A Chinese scientist’s claims that he made the world’s first genetically modified babies has drawn outrage from the scientific community.
Scientists gathered at a genome editing conference in Hong Kong called into question the safety and ethics of Professor He Jiankui’s claims that he used gene-editing technology (called CRISPR-Cas 9) to modify the embryonic genes of twin girls born this month to resist HIV infection.
Richard Hynes, a professor from the Massachusetts Institute of Technology, said:
"He didn't answer properly most of the questions. In particular, the questions about why was this worth doing, was there any medical basis for doing it?
While Jennifer Doudna, a co-inventor of the gene editing tool CRISPR, was unhappy with He’s explanation:
"A lot of the questions were very good questions and very relevant to the future of this whole field and not to mention, of course, the people that are directly affected by this. And we did not hear answers to those questions."
In many countries, it is not allowed to implant embryos back into the mother after editing their genes. It’s believed that altering DNA before or during conception is risky because the changes could be inherited or harm other genes.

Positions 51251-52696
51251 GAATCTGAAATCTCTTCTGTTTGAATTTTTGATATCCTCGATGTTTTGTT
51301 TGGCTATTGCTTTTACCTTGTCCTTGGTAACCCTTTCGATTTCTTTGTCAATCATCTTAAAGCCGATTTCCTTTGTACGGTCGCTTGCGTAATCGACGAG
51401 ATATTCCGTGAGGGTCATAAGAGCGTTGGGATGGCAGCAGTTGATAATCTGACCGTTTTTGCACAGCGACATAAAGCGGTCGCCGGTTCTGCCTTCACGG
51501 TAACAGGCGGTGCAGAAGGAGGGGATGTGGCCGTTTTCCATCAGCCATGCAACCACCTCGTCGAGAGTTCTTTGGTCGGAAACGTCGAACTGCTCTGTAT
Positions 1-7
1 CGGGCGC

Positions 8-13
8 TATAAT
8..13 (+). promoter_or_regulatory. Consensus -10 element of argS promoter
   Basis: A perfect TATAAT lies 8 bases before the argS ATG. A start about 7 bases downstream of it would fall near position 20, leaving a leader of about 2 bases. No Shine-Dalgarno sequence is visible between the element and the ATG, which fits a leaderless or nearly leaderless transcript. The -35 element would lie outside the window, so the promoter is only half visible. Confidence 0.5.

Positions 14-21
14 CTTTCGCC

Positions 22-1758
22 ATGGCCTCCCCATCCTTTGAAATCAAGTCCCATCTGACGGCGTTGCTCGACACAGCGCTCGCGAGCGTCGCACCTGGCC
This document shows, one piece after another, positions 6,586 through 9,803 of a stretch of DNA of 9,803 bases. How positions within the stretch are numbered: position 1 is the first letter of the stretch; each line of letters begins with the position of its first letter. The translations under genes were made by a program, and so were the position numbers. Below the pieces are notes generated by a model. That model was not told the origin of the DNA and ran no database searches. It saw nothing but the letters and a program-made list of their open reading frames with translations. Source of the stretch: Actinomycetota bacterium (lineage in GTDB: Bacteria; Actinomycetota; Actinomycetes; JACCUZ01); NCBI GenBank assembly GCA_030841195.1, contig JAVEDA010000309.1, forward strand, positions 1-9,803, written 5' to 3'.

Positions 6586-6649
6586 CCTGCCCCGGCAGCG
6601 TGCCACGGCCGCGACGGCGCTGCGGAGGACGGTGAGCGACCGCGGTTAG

There is still no independent confirmation of He’s claims or anything published in scientific journals verified by experts.
He refused to answer questions concerning who paid for his work, if he made participants aware of potential risks and why he didn’t reveal anything about his work until after it was done.
Harvard University's Professor of Chemistry and Chemical Biology David Liu says: "It's an appalling example of what not to do with a new technology that has incredible potential to benefit society."
The Chinese scientist shocked his counterparts even more when he revealed there was another woman pregnant with a gene edited embryo.